YouTube Issues Statement on Logan Paul Video After a Week of Silence

Logan Paul in a YouTube video from Japan's Suicide Forest
YouTube/ Logan Paul

YouTube has issued a statement via their Twitter account about the recent Logan Paul video which featured the dead body of a suicide victim. In the statement, released a week after the video itself, YouTube claims no responsibility for the video and claims to have “acted accordingly.”

In a thread of tweets published to the company’s Twitter account, YouTube finally addressed the video published by YouTube star Logan Paul in which Paul came across the body of a suicide victim in the Japanese “suicide forest.” In the video, Paul filmed the hanging body of the man and made multiple jokes about the suicide leading to widespread outrage across the internet and Paul being forced to take down the video and issue an apology. Shortly after the video was removed, a report was released claiming that YouTube may have been aware of the content of Paul’s video before it was promoted manually to the trending videos section.

One of YouTube’s “Trusted Flaggers” took to Twitter to reveal that Paul’s video had been reported by viewers but was reviewed and approved by the YouTube Trusted Flaggers team. YouTube then proceeded to remove any reuploads of Paul’s video after the YouTube Star deleted it.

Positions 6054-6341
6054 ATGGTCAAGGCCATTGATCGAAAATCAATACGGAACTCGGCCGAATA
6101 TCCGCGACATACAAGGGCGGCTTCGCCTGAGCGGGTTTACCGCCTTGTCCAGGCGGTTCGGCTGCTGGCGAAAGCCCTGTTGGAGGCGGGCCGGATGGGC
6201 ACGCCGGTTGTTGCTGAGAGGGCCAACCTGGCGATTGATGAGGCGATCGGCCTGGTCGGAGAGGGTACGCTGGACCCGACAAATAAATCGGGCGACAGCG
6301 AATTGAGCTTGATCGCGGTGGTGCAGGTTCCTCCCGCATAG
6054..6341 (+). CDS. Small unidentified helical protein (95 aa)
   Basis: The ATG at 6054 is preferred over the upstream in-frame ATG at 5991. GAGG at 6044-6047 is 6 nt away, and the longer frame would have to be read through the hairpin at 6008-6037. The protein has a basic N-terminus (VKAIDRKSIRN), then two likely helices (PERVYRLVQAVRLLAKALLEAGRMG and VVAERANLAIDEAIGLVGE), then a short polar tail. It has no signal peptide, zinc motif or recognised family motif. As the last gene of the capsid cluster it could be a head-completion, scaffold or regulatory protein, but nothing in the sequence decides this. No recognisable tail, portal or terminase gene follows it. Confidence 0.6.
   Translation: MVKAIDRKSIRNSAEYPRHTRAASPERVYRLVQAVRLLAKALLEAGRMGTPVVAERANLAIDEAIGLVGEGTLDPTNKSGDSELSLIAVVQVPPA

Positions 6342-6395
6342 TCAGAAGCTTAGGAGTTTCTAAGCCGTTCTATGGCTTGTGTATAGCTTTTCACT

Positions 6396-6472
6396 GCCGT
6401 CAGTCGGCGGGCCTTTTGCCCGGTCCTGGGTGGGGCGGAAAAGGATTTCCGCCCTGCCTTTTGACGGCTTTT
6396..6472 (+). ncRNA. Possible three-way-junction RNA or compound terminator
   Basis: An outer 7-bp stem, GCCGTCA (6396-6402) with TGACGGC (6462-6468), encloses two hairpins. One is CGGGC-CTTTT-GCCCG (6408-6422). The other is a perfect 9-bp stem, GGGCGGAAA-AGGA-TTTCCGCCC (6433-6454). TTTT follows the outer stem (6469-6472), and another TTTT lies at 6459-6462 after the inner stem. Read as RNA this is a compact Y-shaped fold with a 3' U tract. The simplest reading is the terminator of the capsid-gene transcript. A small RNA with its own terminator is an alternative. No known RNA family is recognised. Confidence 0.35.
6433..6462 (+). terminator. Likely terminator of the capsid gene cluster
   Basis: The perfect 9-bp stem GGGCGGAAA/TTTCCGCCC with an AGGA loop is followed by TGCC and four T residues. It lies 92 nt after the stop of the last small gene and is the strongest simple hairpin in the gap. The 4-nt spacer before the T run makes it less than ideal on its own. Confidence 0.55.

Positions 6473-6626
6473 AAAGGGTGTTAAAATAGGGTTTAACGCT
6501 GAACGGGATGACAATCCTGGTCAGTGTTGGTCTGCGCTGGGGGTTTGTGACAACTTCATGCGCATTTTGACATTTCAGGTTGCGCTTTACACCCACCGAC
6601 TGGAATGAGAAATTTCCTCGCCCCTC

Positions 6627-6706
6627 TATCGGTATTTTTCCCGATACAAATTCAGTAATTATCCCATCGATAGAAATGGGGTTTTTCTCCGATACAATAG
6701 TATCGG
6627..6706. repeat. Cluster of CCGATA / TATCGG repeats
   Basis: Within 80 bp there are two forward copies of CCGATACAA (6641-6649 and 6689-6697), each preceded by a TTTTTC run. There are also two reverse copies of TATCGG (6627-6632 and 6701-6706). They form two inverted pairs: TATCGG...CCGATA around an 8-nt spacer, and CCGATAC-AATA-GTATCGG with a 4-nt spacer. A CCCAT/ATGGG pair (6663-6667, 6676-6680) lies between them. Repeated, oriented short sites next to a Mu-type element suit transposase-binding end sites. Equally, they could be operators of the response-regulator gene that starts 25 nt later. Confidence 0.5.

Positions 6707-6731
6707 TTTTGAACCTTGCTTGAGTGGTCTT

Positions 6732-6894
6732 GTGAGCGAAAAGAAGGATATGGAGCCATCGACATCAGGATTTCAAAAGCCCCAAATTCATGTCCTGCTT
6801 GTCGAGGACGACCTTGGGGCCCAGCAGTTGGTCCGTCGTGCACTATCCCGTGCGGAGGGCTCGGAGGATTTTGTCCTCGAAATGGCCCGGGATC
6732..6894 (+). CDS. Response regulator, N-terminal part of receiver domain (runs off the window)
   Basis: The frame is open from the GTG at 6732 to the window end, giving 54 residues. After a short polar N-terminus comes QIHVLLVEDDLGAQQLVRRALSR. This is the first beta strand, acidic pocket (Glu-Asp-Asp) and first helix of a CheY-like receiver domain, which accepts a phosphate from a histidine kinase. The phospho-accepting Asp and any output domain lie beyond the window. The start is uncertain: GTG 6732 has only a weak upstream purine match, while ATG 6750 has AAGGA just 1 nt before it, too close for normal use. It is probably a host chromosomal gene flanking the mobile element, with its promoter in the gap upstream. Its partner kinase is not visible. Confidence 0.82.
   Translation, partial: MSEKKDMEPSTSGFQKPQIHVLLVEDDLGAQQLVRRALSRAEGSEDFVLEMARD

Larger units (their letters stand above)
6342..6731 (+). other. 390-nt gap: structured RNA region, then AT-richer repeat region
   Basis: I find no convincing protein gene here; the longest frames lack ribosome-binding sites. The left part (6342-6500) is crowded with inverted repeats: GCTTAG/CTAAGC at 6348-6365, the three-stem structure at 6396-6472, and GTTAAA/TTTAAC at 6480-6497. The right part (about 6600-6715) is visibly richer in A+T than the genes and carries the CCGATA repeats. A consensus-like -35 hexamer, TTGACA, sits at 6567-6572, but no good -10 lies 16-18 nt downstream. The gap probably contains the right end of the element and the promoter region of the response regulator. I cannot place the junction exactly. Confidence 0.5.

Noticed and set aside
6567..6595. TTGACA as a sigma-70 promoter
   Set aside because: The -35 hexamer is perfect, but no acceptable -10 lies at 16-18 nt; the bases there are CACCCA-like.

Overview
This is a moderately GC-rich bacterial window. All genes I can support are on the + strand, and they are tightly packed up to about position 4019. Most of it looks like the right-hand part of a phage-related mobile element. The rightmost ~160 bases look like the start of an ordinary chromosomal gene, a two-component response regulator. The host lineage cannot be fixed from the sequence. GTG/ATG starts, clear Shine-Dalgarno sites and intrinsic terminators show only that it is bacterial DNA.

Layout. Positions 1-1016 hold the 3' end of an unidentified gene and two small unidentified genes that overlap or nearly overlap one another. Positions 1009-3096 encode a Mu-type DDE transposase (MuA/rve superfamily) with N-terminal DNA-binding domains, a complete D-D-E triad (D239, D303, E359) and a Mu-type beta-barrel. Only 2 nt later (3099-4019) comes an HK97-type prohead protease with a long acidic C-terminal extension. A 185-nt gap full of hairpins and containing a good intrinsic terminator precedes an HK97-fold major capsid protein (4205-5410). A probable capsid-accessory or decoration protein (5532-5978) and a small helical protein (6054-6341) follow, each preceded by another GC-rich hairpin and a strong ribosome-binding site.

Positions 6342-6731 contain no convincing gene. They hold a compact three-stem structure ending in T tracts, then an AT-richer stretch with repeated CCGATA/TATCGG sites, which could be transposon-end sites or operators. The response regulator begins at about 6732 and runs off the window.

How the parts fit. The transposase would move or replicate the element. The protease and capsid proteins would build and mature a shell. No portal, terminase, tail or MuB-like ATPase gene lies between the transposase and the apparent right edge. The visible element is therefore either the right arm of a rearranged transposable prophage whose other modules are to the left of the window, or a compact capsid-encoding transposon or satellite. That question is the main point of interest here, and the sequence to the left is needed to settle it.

https://twitter.com/TrustedFlagger/status/948244398545960960

YouTube has now published an “open letter to your community,” via Twitter:

YouTube claims that they “acted accordingly” in relation to the video and were looking at “further consequences.” However, it was not YouTube that removed the video from the platform, it was Paul himself who removed the video under intense pressure from his peers. Many have taken issue with YouTube’s version of events, including popular YouTube Star Philip DeFranco who posted a video to Twitter where he called YouTube’s statement “revisionist history bullsh*t,” the full video from DeFranco can be seen below.

So far, Logan Paul seems to have received no penalty for posting the video. The video itself was not monetized, but that was through Paul’s own choice, not YouTube’s, whether YouTube will enact “further consequences” in the coming days is yet to be seen.

Those keeping an eye on YouTube censorship are concerned about the end of the statement, which states that YouTube wants to make sure “a video like this is never circulated again.”

Lucas Nolan is a reporter for Breitbart News covering issues of free speech and online censorship. Follow him on Twitter @LucasNolan_ or email him at lnolan@breitbart.com

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